Why Senator Cory Booker draws inspiration from social media

Despite all the trolls lurking on the internet, Senator Booker believes in the connections we make online.

Nathan Ingraham / Engadget

Despite the fact that social media can be pretty terrible (fake news, harassment of women and people of color, the list goes on), Senator Cory Booker (D-NJ) remains a fan. In a wide-ranging talk that kicked off SXSW 2017 yesterday, Senator Booker took time to note that all media can be manipulated and used for good or ill -- but said that he's seen so much potential good that he hopes activists continue to take advantage of it.

Booker touched on this theme at length in a discussion with Google's Malika Saada Saar, senior counsel on civil and human rights. Saada noted that social media was both responsible for amplifying movements like Black Lives Matter and the Women's March, but it's also led to widespread harassment in many cases.

For his part, Booker said that "that the power of those platforms is going to be determined by who engages with them and who uses them," as with all media. But, being able to speak directly to an audience is a particularly powerful tool that most politicians didn't have until recently. But Booker is still choosing to look on the positive side. "These have been some of the darkest moments of my professional life," he said, "but there has also been [some of] the most inspiring moments that just lift my spirits -- and so much of that is being sourced by our connections on social media."

Specifically, Booker said the recent airport protests that took place when Trump's first immigration ban was announced would not have happened without social media. As for how Booker is using social media, he's been making video a priority. He said he often sees a lot more video putting a video on Facebook or Twitter rather than making a speech on the senate floor. "No disrespect to the 14 people who might watch me on CSPAN -- and my mom makes 15 -- but I think my last video got something like a million views, Booker joked. He has had videos get close to that number of views on his Facebook page, though. "I think this is an essential tool for activists and artists, and its an essential tool to re-stitching our society because I do think we've seen a lot of fracturing."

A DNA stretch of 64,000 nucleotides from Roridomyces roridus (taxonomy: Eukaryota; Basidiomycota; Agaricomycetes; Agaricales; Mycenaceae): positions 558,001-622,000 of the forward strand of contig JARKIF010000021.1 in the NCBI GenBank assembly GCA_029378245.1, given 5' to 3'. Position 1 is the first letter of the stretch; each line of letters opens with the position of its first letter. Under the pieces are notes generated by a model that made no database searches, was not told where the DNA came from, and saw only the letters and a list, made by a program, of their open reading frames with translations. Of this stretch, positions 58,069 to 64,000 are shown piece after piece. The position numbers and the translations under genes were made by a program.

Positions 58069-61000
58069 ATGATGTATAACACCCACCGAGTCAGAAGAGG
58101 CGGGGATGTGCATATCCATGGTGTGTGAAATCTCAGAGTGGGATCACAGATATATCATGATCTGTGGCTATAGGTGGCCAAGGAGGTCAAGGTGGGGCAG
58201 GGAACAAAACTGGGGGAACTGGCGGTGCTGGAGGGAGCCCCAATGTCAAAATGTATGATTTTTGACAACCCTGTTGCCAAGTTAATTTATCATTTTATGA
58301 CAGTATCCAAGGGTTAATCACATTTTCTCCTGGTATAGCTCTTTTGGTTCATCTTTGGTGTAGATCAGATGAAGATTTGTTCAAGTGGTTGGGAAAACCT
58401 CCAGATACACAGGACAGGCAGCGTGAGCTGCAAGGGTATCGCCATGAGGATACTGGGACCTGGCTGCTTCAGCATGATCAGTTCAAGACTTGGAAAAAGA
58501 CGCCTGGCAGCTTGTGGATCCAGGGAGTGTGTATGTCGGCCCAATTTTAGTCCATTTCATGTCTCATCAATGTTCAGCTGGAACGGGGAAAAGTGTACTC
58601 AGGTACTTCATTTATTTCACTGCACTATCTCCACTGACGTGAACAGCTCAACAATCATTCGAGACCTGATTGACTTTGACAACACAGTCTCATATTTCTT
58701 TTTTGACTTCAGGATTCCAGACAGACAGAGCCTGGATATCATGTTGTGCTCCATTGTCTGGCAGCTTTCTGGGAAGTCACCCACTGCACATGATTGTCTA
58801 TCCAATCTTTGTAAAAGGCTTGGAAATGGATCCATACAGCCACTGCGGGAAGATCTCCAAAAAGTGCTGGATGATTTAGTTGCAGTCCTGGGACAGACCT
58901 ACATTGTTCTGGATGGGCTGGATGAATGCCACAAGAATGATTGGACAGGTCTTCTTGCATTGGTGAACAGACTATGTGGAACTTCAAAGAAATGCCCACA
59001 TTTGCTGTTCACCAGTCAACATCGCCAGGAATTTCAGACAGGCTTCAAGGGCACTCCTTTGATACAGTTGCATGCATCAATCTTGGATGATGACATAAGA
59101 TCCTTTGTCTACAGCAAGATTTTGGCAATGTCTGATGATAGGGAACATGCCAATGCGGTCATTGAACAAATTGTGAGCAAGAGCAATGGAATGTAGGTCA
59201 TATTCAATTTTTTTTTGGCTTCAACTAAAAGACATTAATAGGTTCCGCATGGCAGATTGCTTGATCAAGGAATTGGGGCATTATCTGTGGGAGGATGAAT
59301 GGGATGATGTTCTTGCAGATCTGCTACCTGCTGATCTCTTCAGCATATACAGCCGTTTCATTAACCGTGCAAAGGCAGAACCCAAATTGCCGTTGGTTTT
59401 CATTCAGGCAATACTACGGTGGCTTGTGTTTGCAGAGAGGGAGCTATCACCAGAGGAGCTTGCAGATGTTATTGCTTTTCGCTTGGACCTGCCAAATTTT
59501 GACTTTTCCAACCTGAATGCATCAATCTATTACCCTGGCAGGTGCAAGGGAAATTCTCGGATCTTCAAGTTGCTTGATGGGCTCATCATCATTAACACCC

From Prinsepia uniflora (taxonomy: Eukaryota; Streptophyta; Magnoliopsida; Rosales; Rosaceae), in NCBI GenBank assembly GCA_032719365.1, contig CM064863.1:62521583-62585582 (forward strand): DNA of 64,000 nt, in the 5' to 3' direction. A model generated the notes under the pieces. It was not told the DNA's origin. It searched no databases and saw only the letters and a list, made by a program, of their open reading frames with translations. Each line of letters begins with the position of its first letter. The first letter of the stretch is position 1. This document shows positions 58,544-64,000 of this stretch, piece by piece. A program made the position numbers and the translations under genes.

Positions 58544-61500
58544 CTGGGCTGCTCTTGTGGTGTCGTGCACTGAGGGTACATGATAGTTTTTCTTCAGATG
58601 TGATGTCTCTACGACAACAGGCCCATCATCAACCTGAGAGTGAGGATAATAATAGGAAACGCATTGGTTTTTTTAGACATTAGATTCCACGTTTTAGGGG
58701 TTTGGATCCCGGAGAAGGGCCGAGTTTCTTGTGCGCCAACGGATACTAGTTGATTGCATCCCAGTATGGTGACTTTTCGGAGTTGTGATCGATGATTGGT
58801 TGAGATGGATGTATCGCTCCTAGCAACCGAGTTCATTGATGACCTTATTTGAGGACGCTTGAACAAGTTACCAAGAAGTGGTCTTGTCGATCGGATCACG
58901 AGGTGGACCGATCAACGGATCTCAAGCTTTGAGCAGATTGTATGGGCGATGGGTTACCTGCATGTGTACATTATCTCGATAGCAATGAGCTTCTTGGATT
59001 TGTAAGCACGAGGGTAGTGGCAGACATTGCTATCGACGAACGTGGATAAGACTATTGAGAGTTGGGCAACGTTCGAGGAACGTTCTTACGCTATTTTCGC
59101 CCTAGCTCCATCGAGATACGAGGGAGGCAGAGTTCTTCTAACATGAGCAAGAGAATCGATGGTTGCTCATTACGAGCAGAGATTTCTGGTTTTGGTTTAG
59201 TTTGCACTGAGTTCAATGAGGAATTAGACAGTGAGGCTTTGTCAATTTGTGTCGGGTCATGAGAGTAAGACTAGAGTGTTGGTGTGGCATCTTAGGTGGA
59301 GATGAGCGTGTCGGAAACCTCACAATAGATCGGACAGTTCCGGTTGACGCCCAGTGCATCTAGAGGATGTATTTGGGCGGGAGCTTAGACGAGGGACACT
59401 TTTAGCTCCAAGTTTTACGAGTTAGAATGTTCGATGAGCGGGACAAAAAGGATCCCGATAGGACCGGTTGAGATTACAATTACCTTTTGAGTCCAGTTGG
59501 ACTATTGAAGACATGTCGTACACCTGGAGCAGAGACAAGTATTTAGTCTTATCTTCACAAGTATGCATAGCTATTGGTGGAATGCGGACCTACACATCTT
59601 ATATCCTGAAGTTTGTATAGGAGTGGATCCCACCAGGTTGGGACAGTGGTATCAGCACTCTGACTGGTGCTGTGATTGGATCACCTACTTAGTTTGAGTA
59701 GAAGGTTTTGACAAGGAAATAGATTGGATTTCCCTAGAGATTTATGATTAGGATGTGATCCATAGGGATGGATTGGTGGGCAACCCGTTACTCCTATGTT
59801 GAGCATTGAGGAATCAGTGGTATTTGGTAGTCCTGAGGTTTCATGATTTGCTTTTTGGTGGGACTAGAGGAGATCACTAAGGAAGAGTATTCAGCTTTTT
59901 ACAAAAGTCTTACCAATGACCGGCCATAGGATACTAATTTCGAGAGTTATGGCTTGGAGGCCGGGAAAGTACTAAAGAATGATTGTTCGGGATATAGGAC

As a black man, Booker finds particular value in the causes he's been able to champion through social media. "For African Americans to not feel alone in this world is really powerful," Booker said, "to let people know that I'm standing with you." He's also cognizant of the need to get out of the bubbles we all tend to fall into when consuming media, particularly with the internet making it so easy to ignore other viewpoints.

"When I go home at night and feel like I some spirit, I turn Rachel [Maddow] on because it gets me excited," he said. "But then I remind myself I need to not just listen to the things that inspire me, I need to turn over to Fox and watch what fellow Americans are consuming." It's easier said than done, but it's precisely the kind of attitude we'd benefit from more politicians having.

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